An increasing frequency and severity of lower respiratory tract infections (LRTIs) before a diagnosis of chronic obstructive pulmonary disease (COPD) is associated with an increased rate of future COPD exacerbations and mortality risk after COPD diagnosis, according to a study in Thorax.

Investigators in the United Kingdom sought to explore the link between LRTIs prior to COPD diagnosis and future exacerbations and mortality through the exacerbations of COPD and their Outcomes (EXACOS-UK) study, an observational study using data from the Clinical Practice Research Datalink (CPRD) Aurum and Office for National Statistics (ONS). Participants were least 40 years of age, currently or previously smoked, and had data recorded in CPRD Aurum from January 1, 2004, onward, that included 1 year of data prior to their COPD diagnosis. Study outcomes were postdiagnosis exacerbations of COPD and mortality.

A total of 215,234 patients (mean [SD] age, 66.9 [11.4] years; 53.3% male) with newly diagnosed COPD were included. At baseline, 158,074 (73.4%) patients had no LRTIs, 18,081 (8.4%) had 1 mild LRTI, 6133 (2.8%) had at least 2 mild LRTIs, 19,787 (9.2%) had 1 moderate LRTI, 6227 (2.9%) had at least 2 moderate LRTIs, and 6932 (3.2%) had at least 1 severe LRTIs requiring hospitalization.

After a median follow-up of 4.4 years (interquartile range [IQR], 1.9-7.9), 948,576 COPD exacerbation events were recorded. Patients who had 1 moderate LRTI or at least 2 moderate LRTIs had a higher incidence rate of future COPD exacerbations of any severity vs patients with no LRTI in the year before COPD diagnosis (adjusted incidence rate ratio [aIRR], 1.81; 95% CI, 1.78-1.85; and aIRR, 2.55; 95% CI, 2.48-2.63, respectively). Patients with severe LRTIs at baseline also had a higher incidence rate but with a smaller magnitude of association (adjusted IRR, 1.75; 95% CI, 1.70-1.80). Participants who had 1 or at least 2 mild LRTIs had an increased incidence rate vs those with no LRTIs but to a lower extent (adjusted IRR, 1.16; 95% CI, 1.14-1.18 and adjusted IRR, 1.51; 95% CI, 1.46-1.55, respectively).

Overall, this study suggests that LRTIs prior to COPD diagnosis may be indicative of subsequent increased rate of exacerbations and increased risk of mortality and should be taken seriously by health care professionals

The association pattern was similar for future moderate exacerbations of COPD, and the strongest association occurred between baseline severe LRTIs and future severe exacerbations (adjusted IRR, 3.02; 95% CI, 2.87-3.18).

During the follow-up, 51,669 (24%) patients with COPD died, with the highest risk occurring in the baseline severe LRTI group (adjusted hazard ratio [aHR], 1.92; 95% CI, 1.84-1.99), followed by those with at least 2 moderate and 1 moderate baseline LRTI (aIRR, 1.22; 95% CI, 1.17-1.27; and aIRR, 1.10; 95% CI, 1.07-1.13, respectively). An association between 1 or at least 2 mild baseline LRTIs was observed but to a lesser extent (aHR, 1.11; 95% CI, 1.07-1.15, and aHR, 1.14; 95% CI, 1.08-1.22, respectively).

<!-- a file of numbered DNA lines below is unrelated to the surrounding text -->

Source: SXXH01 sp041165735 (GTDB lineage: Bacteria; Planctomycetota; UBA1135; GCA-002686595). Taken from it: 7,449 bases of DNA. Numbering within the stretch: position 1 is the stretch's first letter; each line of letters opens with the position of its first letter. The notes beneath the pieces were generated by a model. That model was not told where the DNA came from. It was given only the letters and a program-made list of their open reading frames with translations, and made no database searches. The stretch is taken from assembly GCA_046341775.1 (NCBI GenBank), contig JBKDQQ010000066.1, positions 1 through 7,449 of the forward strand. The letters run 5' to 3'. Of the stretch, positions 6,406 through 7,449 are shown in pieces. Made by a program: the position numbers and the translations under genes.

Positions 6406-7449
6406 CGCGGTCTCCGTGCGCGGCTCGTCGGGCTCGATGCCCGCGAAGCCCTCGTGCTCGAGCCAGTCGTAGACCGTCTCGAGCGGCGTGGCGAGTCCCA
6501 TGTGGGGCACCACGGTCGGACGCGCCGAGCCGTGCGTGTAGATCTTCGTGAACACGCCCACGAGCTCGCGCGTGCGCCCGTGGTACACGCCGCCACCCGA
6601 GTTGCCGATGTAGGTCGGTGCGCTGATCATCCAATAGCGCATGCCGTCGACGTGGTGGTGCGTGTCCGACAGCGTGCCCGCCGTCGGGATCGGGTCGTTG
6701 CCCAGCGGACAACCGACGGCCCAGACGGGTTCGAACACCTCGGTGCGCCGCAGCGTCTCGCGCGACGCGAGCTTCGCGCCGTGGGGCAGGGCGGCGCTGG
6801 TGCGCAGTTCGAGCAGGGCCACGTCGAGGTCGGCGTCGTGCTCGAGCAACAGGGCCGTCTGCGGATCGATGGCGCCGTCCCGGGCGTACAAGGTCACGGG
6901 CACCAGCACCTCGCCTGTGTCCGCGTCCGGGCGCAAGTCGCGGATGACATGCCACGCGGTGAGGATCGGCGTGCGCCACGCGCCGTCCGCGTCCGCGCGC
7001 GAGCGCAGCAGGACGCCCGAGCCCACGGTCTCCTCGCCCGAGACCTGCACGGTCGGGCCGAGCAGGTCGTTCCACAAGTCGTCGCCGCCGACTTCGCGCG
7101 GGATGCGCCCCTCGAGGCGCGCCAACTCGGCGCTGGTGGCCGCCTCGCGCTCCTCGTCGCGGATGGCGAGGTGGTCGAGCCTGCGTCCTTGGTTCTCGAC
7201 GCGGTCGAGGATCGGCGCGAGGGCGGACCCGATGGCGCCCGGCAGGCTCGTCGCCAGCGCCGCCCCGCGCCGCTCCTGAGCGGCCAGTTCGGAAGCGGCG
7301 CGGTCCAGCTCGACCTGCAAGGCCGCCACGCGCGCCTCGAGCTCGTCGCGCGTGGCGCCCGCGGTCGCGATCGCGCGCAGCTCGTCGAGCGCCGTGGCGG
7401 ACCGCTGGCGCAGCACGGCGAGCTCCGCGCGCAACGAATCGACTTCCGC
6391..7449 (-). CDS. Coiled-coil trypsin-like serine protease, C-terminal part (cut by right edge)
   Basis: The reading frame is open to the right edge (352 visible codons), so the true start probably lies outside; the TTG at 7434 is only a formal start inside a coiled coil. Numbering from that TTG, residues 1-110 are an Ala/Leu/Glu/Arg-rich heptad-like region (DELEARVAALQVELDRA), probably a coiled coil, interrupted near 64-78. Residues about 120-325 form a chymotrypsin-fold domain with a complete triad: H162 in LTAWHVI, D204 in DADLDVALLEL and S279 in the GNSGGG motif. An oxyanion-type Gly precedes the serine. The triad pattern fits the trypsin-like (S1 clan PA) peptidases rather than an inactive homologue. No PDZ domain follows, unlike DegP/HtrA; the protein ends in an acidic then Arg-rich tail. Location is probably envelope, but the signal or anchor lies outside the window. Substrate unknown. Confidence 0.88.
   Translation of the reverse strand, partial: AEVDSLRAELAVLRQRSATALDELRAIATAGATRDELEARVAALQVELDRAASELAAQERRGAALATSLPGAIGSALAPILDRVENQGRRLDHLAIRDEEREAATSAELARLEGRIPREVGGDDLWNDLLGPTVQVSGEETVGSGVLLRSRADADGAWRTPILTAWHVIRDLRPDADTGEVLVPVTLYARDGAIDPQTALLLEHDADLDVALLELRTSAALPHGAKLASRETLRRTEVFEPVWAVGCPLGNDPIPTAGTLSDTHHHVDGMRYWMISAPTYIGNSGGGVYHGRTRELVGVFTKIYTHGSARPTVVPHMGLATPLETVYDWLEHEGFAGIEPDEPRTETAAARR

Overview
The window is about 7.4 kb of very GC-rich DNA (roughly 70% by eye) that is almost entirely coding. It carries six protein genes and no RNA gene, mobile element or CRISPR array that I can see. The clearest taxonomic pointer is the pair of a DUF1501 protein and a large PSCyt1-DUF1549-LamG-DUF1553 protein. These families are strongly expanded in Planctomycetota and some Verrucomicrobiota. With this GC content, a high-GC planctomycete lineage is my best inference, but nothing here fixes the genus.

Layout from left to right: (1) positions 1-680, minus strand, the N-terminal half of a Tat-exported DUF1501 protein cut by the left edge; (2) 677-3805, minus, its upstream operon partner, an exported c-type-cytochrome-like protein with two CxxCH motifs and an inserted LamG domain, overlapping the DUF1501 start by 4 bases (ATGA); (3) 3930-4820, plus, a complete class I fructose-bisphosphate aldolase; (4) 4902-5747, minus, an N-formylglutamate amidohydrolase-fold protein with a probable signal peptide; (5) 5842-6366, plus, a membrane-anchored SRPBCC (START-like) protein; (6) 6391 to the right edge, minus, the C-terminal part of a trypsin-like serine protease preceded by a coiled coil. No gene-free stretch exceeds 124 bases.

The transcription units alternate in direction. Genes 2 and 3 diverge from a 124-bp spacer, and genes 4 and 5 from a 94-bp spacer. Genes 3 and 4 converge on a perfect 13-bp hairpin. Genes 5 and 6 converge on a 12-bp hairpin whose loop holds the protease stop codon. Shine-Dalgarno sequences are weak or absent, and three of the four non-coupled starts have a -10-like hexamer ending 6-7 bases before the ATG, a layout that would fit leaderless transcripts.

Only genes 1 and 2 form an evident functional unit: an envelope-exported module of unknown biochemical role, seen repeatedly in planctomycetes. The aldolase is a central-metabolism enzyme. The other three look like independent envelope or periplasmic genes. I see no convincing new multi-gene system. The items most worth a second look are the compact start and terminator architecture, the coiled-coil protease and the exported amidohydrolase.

The strongest association of COPD and CVD-related mortality occurred in patients with at least 1 severe LRTI, compared with those with no baseline LRTIs (adjusted HR, 2.32; 95% CI, 2.15-2.50 and IRR, 1.68; 95% CI, 1.55-1.82, respectively).

In a sensitivity analysis that grouped baseline LRTI events into no LRTI, 1 primary care-recorded LRTI, 2 primary care-recorded LRTIs, at least 3 primary care-recorded LRTIs, and at least 1 hospitalized LRTI, all categories were significantly associated with future COPD exacerbations vs no baseline LRTIs.

Among several study limitations, some hospitalized events may not have been severe events clinically. Also, LRTI events were included as LRTI/pneumonia recorded events with or without antibiotic prescriptions, and it is possible that events could have been missed if they were coded as COPD exacerbations. Furthermore, residual confounding is likely, and the results do not imply causation.

“Overall, this study suggests that LRTIs prior to COPD diagnosis may be indicative of subsequent increased rate of exacerbations and increased risk of mortality and should be taken seriously by health care professionals,” stated the investigators.

Disclosure: This study was funded by AstraZeneca. Some of the study authors declared affiliations with biotech, pharmaceutical, and/or device companies. Please see the original reference for a full list of authors’ disclosures.

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